Exercise, Hypertension, and Gut Dysbiosis in African Americans


North Carolina Agriculture & Technical State University


Active, not recruiting




Behavioral: Exercise Training effect on Hypertension and Gut Dysbiosis

Study type


Funder types




Details and patient eligibility


African Americans have the greatest burden of endothelial dysfunction and hypertension. Recently, gut microbial dysbiosis (a term that describes a poorly diverse gut microbial profile and lower short-chain fatty acid (SCFA) production) has been linked to hypertension and may be involved in the pathogenesis of hypertension in African Americans. African Americans have been reported to have lower gut SCFA and SCFA can reduce blood pressure. Exercise reduces blood pressure and improves gut dysbiosis (increases SCFA) and likely couples' improvements in gut microbial health and vascular function to reduce blood pressure. Thus, the goals of this research are to fill a critical void concerning the interaction of gut dysbiosis, hypertension, and utilizing exercise to identify gut microbial adaptations that accompany a reduction in blood pressure. The short-term implications of this work will advance the clinical communities understanding of the relationship between dysbiosis and the pathogenesis of hypertension in African Americans, while long term implications will promote identifying adaptable gut microbes associated with vascular health to aid in amending treatment strategies for hypertension.

Full description

African Americans (AA) have the greatest burden of hypertension and elucidating the pathogenesis of this racial disparity is important for amending treatment strategies. Gut microbial dysbiosis has been linked to hypertension and has been characterized as low microbial composition of short chain fatty acid (SCFA) producing microbes. Reduced gut SCFA production has been observed in AA with disease, such as glucose intolerance and vitamin deficiency, and may be related to the pathogenesis of hypertension in this group. Preliminary data show that aerobic exercise improves the gut microbial profile and increases SCFA production in animal models and humans. Additional preliminary data show that the SCFA butyrate attenuates dysfunction in AA endothelial cells suggesting a role for SCFA in endothelial/vascular function. The proposed studies have been constructed to fill a critical void in our understanding of the pathogenesis of hypertension in AA involving the gut microbiome. The investigators hypothesize that lower SCFA production is associated with blood pressure in AA and exercise will be effective in reducing blood pressure by coupling improvements in gut microbial health (↑SCFA production) and vascular health. The proposed research will: 1) quantify the relationship between gut dysbiosis (reduced gut and circulating SCFA) and blood pressure in AA with hypertension and 2) quantify the impact of aerobic exercise training on gut microbial community structure, identify adaptable SCFA microbes related to blood pressure, blood concentrations of SCFA, and blood pressure in AA. The research will provide novel insight into the pathogenesis of hypertension, particularly in the health disparate AA population, and will facilitate the development of future mechanistic studies to advance the clinical communities understanding of the "gut-vascular axis" concerning endothelial function and vascular disease in AA.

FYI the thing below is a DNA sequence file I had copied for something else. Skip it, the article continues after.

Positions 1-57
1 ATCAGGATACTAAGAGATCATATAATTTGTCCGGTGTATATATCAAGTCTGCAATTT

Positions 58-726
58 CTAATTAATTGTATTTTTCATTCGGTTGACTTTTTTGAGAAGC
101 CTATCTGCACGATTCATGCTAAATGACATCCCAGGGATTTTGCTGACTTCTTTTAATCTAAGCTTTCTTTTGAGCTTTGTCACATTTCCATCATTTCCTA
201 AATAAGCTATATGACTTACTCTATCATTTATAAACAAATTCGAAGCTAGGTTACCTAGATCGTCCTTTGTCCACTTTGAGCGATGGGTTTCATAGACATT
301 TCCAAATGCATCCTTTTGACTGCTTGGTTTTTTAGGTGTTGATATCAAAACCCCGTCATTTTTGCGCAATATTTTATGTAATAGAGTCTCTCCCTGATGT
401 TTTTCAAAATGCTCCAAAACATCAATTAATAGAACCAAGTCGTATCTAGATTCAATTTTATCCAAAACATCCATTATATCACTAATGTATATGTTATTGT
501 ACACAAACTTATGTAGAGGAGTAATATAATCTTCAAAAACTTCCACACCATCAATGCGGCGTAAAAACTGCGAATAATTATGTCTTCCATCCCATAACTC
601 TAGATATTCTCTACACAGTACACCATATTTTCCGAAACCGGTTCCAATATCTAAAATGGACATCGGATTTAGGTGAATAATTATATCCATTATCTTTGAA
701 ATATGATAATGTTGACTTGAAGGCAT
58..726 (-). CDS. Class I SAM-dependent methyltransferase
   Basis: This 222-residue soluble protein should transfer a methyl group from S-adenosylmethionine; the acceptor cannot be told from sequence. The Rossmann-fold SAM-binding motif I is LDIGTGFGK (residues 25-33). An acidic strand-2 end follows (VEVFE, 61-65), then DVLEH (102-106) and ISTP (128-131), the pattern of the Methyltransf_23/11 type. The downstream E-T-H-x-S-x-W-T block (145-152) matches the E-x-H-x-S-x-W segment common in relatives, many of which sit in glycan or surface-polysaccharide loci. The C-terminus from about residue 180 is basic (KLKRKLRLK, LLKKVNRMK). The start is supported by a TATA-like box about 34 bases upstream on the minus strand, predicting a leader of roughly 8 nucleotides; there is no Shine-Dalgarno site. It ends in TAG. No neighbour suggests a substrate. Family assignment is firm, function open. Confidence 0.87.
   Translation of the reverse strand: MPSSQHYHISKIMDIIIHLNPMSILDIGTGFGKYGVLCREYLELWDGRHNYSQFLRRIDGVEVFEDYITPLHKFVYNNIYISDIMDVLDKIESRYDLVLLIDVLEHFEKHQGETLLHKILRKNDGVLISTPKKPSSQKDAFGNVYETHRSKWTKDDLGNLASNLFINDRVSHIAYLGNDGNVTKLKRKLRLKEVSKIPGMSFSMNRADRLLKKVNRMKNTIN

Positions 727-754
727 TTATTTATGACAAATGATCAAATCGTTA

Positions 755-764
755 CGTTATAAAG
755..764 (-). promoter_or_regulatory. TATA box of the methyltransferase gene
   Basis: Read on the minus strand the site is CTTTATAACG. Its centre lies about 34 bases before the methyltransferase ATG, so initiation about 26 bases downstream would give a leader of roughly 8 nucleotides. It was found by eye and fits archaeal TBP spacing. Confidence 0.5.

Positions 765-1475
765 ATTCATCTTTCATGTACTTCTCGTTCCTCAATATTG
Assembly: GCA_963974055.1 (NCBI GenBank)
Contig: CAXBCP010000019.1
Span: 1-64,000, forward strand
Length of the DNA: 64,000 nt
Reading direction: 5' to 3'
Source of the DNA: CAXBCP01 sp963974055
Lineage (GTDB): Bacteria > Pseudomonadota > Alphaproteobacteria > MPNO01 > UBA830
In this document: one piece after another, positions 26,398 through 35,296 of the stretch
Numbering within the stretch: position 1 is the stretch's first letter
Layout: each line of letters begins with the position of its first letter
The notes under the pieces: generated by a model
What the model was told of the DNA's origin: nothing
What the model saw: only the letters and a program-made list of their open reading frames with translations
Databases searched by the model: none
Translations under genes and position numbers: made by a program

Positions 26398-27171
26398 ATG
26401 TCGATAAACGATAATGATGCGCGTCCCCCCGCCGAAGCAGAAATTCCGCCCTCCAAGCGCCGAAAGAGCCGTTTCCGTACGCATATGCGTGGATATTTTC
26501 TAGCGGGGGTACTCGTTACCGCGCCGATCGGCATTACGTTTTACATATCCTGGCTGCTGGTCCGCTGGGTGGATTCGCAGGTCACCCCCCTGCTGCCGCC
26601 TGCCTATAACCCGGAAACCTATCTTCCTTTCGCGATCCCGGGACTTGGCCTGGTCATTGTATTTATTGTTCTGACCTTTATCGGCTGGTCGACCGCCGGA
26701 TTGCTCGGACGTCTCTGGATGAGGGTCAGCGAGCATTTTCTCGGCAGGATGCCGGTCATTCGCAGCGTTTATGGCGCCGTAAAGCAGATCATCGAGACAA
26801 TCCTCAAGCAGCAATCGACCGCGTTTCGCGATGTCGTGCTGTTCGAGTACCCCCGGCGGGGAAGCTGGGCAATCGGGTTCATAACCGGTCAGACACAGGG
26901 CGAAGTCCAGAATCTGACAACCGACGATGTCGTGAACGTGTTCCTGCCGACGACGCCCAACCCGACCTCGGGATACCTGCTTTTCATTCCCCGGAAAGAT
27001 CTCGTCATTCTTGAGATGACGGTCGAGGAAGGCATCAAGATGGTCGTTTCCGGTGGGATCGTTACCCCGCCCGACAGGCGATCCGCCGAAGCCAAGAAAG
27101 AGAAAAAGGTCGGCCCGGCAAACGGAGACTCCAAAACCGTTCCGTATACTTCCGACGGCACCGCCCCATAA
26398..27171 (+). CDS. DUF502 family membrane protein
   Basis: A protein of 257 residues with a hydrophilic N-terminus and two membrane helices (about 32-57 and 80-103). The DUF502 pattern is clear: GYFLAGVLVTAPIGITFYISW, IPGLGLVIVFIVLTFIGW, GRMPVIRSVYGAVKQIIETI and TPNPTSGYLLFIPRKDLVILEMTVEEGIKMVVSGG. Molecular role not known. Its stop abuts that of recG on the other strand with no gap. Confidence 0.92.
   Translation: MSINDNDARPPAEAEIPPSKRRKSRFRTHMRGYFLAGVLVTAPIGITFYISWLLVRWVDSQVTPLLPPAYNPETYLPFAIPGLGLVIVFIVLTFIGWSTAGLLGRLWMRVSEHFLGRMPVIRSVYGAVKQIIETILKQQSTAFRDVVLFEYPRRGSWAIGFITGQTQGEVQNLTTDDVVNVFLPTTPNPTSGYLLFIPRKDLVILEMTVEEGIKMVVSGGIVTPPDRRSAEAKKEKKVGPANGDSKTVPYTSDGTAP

36 estimated patients




30 to 50 years old


Accepts Healthy Volunteers

Inclusion and exclusion criteria

Inclusion Criteria

  • Sedentary (regular aerobic exercise frequency ≤2 times per week and duration ≤20 minutes per session; sedentary profession);
  • 30-50 years of age;
  • Control normotensive (systolic BP: 90-120 mmHg/diastolic BP: 60-80 mmHg)
  • Elevated to Stage 1 Hypertension (systolic BP: 120-129 mmHg/diastolic BP: 80-89 mmHg) and/or stage 1 hypertension (systolic BP: 130-159 mmHg/diastolic BP: 90-99 mmHg).

Exclusion Criteria

Diagnosed with any of the following:

  • Uncontrolled hypertension, stroke, history of heart attack, heart disease;
  • Metabolic disease (diabetes mellitus);
  • Inflammatory diseases (inflammatory bowel disease(s), rheumatoid arthritis, and systemic lupus erythematosus);
  • Kidney stones or gallbladder problems;
  • Kidney disease;
  • Liver disease;
  • Lung disease;
  • Cancer within the previous 6 months; (11) pregnant females;
  • Peripheral vascular disease;
  • Taking hypertension medications or those known to affect inflammation or metabolic function (anti-inflammatories, statins, thyroid medication) in the past 1 month;
  • Currently smoking;
  • Other conditions that would exclude vigorous exercise (>2mV ST-segment depression or CVD signs and symptoms during the screening graded exercise test).

Trial design

Primary purpose

Basic Science



Interventional model

Single Group Assignment


None (Open label)

36 participants in 1 patient group

Hypertension (Exercise Intervention)
Experimental group
Participants with hypertension will submit blood and fecal samples for comparison to control participants with normal blood pressure. Control group will only donate fecal and blood samples and will not participate in the exercise intervention. Participants with hypertension will also perform 3 months of supervised aerobic exercise (5 days/week) and submit blood and fecal samples every 4 weeks until the completion of the study.
Behavioral: Exercise Training effect on Hypertension and Gut Dysbiosis

Trial documents

Trial contacts and locations



Data sourced from clinicaltrials.gov

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